#3 went on for a while (surprise!), talking about how eye contact is a magnet for connection, and how when we “nahhh” at a compliment, we’re really saying, “you’re wrong,” and nobody every really wants to hear that.

#4 is mysterious and surprising to a whole lot of high school students, but once their eyes are open to the possibility that it’s true, they get a bit more empathetic.

5 is big in my creative writing classes, but also in my English classes — and for everyone. Tell your story. Speak your words.

The last one is a thing I’ve been working on a lot — developing and nurturing growth mindsets. It’s cool. And hard. But I can do things that are hard. (See? I’m already doing it.) Something I say at school (kind of a lot) is “I believe you can succeed in whatever you’re willing to work really hard for.” It’s interesting that some kids “succeed” in school without trying very hard, while others stretch and work and push to be moderate students. I want to redefine success for these “others” — to celebrate the B that came after serious revision and thought and fingers-to-keyboard time.

——

One of my students asked permission to post my list (made cute by her skills) on Pinterest. I smiled and said of course. I didn’t mention that I will never, ever see it there. I’m afraid of Pinterest. It has a tendency to allow me to feel bad about myself. So I stay away. Instead, I surround myself with happy-making things like delicious foods and good books and nice people and the sun and long walks up tall mountains.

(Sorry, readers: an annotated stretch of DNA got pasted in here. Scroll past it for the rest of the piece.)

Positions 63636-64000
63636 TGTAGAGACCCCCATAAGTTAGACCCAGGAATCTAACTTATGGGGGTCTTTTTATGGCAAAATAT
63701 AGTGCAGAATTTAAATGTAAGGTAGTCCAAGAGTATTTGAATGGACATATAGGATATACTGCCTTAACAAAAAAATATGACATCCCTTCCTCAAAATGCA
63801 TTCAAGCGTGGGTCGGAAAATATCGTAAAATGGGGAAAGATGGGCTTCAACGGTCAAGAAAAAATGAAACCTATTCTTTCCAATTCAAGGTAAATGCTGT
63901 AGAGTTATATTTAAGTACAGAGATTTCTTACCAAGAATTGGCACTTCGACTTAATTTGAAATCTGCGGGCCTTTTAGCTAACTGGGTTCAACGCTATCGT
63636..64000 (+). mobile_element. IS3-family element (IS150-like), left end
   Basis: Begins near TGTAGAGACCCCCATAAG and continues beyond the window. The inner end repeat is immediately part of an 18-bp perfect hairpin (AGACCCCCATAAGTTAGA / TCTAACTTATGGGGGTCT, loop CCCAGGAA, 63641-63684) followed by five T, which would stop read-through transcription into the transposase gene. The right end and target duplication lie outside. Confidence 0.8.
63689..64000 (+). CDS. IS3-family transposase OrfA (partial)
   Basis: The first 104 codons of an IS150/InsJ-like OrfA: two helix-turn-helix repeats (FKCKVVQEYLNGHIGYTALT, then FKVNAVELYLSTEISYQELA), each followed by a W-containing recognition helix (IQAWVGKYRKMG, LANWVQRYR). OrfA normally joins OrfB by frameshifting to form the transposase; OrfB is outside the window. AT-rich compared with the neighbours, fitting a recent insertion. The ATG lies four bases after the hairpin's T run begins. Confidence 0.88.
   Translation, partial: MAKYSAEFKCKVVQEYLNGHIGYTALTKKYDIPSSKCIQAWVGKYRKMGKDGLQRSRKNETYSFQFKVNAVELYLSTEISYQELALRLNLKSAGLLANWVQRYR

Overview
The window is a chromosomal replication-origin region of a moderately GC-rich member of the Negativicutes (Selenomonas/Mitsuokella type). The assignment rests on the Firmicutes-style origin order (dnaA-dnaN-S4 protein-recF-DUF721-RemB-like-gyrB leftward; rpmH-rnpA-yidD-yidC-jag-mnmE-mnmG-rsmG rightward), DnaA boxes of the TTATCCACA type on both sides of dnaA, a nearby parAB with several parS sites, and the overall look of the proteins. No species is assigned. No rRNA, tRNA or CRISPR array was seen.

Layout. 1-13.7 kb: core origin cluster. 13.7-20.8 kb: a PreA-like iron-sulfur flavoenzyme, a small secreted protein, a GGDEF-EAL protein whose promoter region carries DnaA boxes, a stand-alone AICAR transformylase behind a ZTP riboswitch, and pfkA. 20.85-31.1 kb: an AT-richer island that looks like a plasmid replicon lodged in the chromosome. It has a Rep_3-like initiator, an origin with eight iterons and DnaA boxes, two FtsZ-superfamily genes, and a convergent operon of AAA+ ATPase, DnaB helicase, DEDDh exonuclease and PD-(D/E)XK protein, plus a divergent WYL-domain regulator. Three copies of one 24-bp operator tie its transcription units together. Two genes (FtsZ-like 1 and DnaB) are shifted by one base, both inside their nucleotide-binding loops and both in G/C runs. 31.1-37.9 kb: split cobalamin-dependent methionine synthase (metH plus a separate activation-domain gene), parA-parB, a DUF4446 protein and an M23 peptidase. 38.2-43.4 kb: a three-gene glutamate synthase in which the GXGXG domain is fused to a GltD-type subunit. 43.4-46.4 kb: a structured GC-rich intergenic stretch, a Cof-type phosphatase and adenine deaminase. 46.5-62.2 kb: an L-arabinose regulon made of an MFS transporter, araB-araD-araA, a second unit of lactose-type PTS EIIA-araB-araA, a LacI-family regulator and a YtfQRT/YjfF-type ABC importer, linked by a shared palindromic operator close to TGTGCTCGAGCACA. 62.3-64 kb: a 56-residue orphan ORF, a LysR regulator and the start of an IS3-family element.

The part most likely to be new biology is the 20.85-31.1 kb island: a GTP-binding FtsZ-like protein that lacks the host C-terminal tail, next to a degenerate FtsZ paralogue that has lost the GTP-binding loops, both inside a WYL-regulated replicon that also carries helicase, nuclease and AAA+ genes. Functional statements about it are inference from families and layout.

And now the summer happens. Busy or lazy, full or quiet, hands on keyboards or turning pages of someone else’s books… I’m happy today.

Capturing the Best Stories

Tonight we have a ladies’ night Literacy activity. We’ve all been instructed to bring a used book to exchange. As obedient as I generally am, I couldn’t do it. I had to go out and buy a new copy of the book I’m exchanging. Partly because I can’t give up my original copy… okay, so Totally because I can’t give up my original copy. I love this book – not just the words, but the pages and the bends and the marks on the paper and the smell and all of it.